“The ground on which we stand is sacred ground. It is the dust and blood of our ancestors.” – Chief Plenty Coups, Crow
Whenever I visit a new city, the first thing I like to do is pay my respects to her oldest monument.
Like the towering 12th century St. Stephen’s Cathedral in Vienna. The ancient, sprawling Palatine Hill in Rome. A ruined Moorish lookout tower in the village of Zahara de la Sierra in Andalusia. The 1000-year old dragon tree on the island of Tenerife.
Or, when I’m back in my hometown Lahore, the 10th century shrine of Ali Hajveri, the city’s patron saint and one of South Asia’s most celebrated sufis.
It’s kind of like how you make it a point to greet elders first at a family gathering, or how you always pop in to say salaam to Aunty Uncle or Daadi Daada when calling at a friend’s.
Why is it considered proper to do this?
Because age, when tempered by experience and good sense, is wisdom. And wisdom commands respect.
Our parents, grandparents and great-grandparents are the pillars of our community, our connection with the past. And much of who we are – our tastes, our temperament, the intonation of our voice, that dimple on the chin – we owe directly to them.
So it is with cultural heritage.
It’s an intangible thing, our relationship with heritage; a deep, spiritual connection that can’t be quantified, only experienced.
Like the feeling of awe you get when entering a breathtaking mosque or cathedral, in all its glazed tiled, stained glass, soaring glory. The wonder of walking through a mind-blowingly modern city like 1st century Pompeii. The peace of contemplating the Fasting Buddha at the Lahore Museum.
Or the tingling horror of seeing before you the torture instruments used during the Spanish Inquisition.
Heritage speaks to us. It moves us, because it’s an intrinsic part of ourselves. It tells us who we are, where we come from and what we’ve done – for better or for worse. Heritage gives us identity.
So when human beings destroy cultural heritage – whether purposefully, as invaders and extremists have done throughout the ages, or out of sheer stupidity and greed, as often happens in Pakistan – they aren’t just blowing up bricks and stones, or splashing white paint on a delicately frescoed tomb.
They’re erasing the identity of a society. By blotting out pieces of the past, they leave us a fragmented, rootless future. They leave us without a story.
Years and years ago, there used to exist a temple here. A sculpture. A library. A place of beauty, intelligence and culture.
But you will never know it. You will never wander its ruined pathways, finger its mossy stones, or feel that inexplicable sense of belonging, the warm pride of knowing, “My ancestors built this. And I am a part of this mysterious, timeless story.”
What will you build on now? Where will you find inspiration? How will you write the next chapter of the story?
I often feel a strong sense of déjà vu when visiting old places. There is power there, the coming together of a thousand wills, of history being constructed, brick by brick and thought by thought. Being in these places, you begin to see things differently; you begin to understand why people look the way they do, why they speak in a certain way, why they create certain things – why they are who they are, for better and for worse.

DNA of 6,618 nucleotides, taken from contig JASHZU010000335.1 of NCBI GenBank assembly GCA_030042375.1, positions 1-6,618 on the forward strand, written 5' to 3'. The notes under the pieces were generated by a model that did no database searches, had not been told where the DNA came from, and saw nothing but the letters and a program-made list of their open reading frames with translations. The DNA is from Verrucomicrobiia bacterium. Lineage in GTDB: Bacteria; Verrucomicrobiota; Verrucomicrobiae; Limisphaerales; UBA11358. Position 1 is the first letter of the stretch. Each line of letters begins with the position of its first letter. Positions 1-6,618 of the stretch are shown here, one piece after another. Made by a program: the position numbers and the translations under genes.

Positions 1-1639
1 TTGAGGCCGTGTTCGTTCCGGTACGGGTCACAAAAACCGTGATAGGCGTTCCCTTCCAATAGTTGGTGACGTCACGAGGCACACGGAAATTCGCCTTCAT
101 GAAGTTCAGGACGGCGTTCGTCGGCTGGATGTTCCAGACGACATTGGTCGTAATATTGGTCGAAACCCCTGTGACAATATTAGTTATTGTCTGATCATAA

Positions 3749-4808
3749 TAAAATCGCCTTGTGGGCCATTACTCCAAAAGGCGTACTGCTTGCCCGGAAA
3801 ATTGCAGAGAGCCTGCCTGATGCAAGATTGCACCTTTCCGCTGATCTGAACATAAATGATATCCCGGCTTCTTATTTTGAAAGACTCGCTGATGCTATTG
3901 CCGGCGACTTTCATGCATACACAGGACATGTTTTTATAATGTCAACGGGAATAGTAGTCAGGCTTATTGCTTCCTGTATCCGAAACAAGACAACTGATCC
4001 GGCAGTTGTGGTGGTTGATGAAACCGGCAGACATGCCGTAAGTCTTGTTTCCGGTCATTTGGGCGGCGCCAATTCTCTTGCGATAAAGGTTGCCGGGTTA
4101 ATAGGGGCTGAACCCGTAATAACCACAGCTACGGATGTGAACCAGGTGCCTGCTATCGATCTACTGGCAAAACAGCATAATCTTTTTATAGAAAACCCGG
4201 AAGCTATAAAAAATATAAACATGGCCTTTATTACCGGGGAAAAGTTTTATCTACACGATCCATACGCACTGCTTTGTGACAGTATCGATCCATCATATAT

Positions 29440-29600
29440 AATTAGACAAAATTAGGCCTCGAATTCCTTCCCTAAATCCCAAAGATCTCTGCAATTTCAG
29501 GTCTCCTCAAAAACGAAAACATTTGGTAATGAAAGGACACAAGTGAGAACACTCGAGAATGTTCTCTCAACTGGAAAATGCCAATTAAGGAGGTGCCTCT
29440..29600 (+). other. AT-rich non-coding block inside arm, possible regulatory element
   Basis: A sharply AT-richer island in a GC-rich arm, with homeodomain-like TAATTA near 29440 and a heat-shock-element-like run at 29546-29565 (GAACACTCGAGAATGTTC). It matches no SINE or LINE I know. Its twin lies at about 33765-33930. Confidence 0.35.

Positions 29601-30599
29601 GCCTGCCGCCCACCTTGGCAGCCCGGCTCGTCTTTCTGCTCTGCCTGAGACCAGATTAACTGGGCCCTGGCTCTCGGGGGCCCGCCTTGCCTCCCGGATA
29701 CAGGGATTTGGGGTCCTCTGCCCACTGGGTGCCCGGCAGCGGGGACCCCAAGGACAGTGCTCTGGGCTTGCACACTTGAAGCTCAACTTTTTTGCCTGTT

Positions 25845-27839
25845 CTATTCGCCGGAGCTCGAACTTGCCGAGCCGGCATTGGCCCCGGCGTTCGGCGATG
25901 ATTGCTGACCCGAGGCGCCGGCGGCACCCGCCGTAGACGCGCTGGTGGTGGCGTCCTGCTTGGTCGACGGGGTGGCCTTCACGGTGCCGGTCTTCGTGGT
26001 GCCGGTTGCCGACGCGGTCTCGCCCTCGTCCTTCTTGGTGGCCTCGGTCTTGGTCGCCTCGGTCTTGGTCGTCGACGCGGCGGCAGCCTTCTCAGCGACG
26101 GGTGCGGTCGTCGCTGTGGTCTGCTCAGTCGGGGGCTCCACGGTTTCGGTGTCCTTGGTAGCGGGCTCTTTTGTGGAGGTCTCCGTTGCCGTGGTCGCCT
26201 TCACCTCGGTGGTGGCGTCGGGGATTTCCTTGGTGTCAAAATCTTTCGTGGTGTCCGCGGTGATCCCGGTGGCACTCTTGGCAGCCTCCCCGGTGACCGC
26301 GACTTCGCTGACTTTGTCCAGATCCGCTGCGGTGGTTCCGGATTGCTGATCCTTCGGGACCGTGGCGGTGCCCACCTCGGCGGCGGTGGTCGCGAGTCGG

It’s like seeing old photographs of your grandparents and great-grandparents and starting at the resemblance: “That looks just like me!”
You may not like what you see, but you can’t ignore it’s there.
Cultural heritage is part of our DNA. We have a right to claim it, to cherish it, and interpret it the way we choose.
And we have a duty to preserve it, so our children and their children may also have a sacred place to call their own.
So they may also draw on that ancient repository of stones and memories, be reminded of where their ancestors went wrong – and where they went beautifully right.
So they may continue writing the story.
This summer, I volunteered at the beautiful Lahore Museum to create a brochure for their Gandhara Buddhist Art collection. The Gandhara Gallery, one of the Museum’s most spectacular, draws thousands of local and foreign visitors every year, yet there was no visitor-friendly literature about it that could be used for educational purposes, or as an informative souvenir.
Click here to view the complete gallery of my Gandhara Sculpture photos on Flickr.
The brochure comprises of 5 double-sided pages, each page 10″ x 5″, with the renowned Fasting Siddhartha on the cover and Visitor Information at the back. I did the photography and text as well as brochure design. For the Lahoris, hopefully you’ll be able to get a nice, glossy hard copy of the brochure at the Museum soon!
Yay! One of my photos made it as a finalist in the the Photographer’s Forum Annual College Photography Contest! It’ll be published in the hardcover coffee-table book Best of College Photography 2010!
It’s an itsy step-up from last year, when the photo below (one of my personal favourites) made it to the semi-finals of the same contest.
Unfortunately, I’m no longer eligible for Student Photography contests (who knows what could’ve happened next year?), nor can I afford those beautiful glossy coffee-table books! For the moment, though, I’m happy with the growing stack of gold-embossed congratulatory letters :)